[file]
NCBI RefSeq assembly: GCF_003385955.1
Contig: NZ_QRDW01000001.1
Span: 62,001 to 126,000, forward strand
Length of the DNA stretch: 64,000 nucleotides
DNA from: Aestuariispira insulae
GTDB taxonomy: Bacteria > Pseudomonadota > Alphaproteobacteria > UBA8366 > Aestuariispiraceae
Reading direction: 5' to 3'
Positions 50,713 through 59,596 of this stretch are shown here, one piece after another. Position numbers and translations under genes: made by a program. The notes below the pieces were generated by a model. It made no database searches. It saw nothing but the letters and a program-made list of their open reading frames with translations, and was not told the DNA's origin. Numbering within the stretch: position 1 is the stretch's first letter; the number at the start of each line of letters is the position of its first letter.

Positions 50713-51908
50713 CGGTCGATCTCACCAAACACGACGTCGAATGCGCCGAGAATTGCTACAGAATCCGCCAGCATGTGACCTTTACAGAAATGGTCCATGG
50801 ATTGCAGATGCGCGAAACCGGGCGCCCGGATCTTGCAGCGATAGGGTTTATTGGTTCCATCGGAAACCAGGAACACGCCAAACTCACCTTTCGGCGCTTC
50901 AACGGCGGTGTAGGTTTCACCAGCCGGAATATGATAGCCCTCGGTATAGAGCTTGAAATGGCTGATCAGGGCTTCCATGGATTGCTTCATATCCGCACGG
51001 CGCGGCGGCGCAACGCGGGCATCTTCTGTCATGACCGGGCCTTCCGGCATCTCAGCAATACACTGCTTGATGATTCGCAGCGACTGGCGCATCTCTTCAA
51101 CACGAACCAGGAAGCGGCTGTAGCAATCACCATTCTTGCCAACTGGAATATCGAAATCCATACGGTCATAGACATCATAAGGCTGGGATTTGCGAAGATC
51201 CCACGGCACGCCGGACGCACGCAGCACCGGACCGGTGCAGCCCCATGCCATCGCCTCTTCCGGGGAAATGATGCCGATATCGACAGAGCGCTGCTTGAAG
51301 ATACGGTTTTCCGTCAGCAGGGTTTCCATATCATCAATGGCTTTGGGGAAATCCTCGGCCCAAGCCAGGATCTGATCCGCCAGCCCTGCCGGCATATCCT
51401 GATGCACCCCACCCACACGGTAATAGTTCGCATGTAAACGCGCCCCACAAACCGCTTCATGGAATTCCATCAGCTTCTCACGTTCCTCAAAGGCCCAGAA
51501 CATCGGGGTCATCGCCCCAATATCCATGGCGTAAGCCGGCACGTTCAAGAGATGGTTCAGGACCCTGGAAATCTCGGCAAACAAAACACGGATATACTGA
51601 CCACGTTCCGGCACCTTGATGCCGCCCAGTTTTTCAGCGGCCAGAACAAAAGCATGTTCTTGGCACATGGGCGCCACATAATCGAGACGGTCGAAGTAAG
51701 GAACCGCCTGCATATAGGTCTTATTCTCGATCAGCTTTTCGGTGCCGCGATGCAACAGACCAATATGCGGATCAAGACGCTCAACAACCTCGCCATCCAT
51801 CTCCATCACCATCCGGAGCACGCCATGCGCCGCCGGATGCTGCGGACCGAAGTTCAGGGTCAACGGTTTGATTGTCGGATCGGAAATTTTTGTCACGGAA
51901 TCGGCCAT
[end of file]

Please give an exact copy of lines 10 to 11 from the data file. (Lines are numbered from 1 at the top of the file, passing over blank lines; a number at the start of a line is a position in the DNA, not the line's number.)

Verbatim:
50713 CGGTCGATCTCACCAAACACGACGTCGAATGCGCCGAGAATTGCTACAGAATCCGCCAGCATGTGACCTTTACAGAAATGGTCCATGG
50801 ATTGCAGATGCGCGAAACCGGGCGCCCGGATCTTGCAGCGATAGGGTTTATTGGTTCCATCGGAAACCAGGAACACGCCAAACTCACCTTTCGGCGCTTC